<link rel="shortcut icon" type="image/png" href="https://assets.digitalocean.com/logos/favicon.png"/>
      </head>
      <body>
      <nav aria-label="main navigation" class="navbar is-light" role="navigation">
          <div class="navbar-brand">
              <div class="navbar-item">
                  <img atl="DigitalOcean" src="https://assets.digitalocean.com/logos/DO_Logo_icon_blue.png"
                       style="margin-right: 0.5em;">Droplets
              </div>
          </div>
      </nav>
      </body>
      </html>
      

      Save and close the file.

      This code imports Bulma into boilerplate HTML and creates a nav bar displaying “Droplets.”

      Refresh your browser tab to view the changes you made to the template.

      Template with Basic Header

      So far you haven’t touched anything related to APIs; you’ve created a foundation for the project. Next you’ll put this page to good use by making an API call and presenting the Droplet data.

      Step 3 — Making The API Call

      In this step, you’ll set up an API call and send the Droplet data as context to the template to display in a table.

      Getting Droplet Data

      Navigate back to the display_droplets app directory:

      Install the requests library so you can talk to the API:

      The requests library enables your code to request data from APIs and add headers (additional data sent along with our request).

      Next, you’ll create a services.py file, which is where you’ll make the API call. This function will use requests to talk to https://api.digitalocean.com/v2/droplets and append each Droplet in the JSON file returned to a list.

      Open services.py for editing:

      Add the following code to the file:

      do_django_api/do_django_project/display_droplets/services.py

      import os
      import requests
      
      def get_droplets():
          url = 'https://api.digitalocean.com/v2/droplets'
          r = requests.get(url, headers={'Authorization':'Bearer %s' % 'access_token'})
          droplets = r.json()
          droplet_list = []
          for i in range(len(droplets['droplets'])):
              droplet_list.append(droplets['droplets'][i])
          return droplet_list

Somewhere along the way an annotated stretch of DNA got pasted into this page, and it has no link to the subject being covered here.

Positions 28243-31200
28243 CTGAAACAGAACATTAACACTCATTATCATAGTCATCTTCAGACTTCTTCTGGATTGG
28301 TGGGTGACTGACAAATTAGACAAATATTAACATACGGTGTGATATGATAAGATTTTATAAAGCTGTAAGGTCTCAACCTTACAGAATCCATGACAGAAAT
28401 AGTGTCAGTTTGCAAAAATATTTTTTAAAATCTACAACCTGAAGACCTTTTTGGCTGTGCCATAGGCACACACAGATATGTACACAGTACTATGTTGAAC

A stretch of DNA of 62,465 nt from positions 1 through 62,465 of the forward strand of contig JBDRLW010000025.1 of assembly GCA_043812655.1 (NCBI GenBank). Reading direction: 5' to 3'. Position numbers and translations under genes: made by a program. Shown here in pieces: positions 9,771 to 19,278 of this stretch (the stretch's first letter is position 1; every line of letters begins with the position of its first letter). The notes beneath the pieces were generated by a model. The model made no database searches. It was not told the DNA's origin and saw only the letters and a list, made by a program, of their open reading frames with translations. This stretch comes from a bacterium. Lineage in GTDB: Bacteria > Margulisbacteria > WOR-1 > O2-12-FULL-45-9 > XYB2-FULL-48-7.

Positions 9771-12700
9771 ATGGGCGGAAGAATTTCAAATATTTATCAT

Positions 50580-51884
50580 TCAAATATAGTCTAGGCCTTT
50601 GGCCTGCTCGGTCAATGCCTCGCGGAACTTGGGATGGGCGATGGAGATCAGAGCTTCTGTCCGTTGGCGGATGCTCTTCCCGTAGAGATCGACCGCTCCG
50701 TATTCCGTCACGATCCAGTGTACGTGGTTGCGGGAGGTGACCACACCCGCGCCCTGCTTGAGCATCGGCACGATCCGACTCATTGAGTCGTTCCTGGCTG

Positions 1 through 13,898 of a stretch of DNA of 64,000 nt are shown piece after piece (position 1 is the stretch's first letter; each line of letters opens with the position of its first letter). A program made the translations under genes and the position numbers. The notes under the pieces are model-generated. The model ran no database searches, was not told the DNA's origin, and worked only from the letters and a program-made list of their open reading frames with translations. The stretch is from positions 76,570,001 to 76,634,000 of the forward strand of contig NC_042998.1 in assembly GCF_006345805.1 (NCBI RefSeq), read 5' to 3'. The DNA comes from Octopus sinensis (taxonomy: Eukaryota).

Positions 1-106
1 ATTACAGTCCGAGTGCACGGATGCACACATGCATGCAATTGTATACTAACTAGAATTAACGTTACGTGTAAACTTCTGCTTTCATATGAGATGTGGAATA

Inside the get_droplets function, two things occur: a request is made and data is parsed. url contains the URL requesting Droplet data from the DigitalOcean API. r stores the requested data.

      requests takes two parameters in this case: url and headers. If you want data from a different API, you’d replace the url value with the appropriate URL. headers sends DigitalOcean your access token, so they know you’re allowed to make the request and for what account the request is being made.

      droplets contains the information from the r variable, but now it has been converted from JSON, the format the API sends information in, into a dictionary which is easy to use in a for loop.

      The next three lines create an array, droplet_list[]. Then a for loop iterates over the information in droplets, and adds each item to the list. All of the information taken from the API and stored in droplets can be found in DigitalOcean’s Developer Docs.

      Note: Don’t forget to replace access_token with your access token. Also, keep it safe and never publish that token online.

      Save and close the file.

      Protecting Your Access Token

      You should always hide your access token, but if someone ever wanted to run your project, you should have an easy way for them to add their own access token without having to edit Python code. DotENV is the solution as variables are kept in a .env file that can be conveniently edited.

      Navigate back to the do_django_project directory:

      To start working with environment variables, install python-dotenv: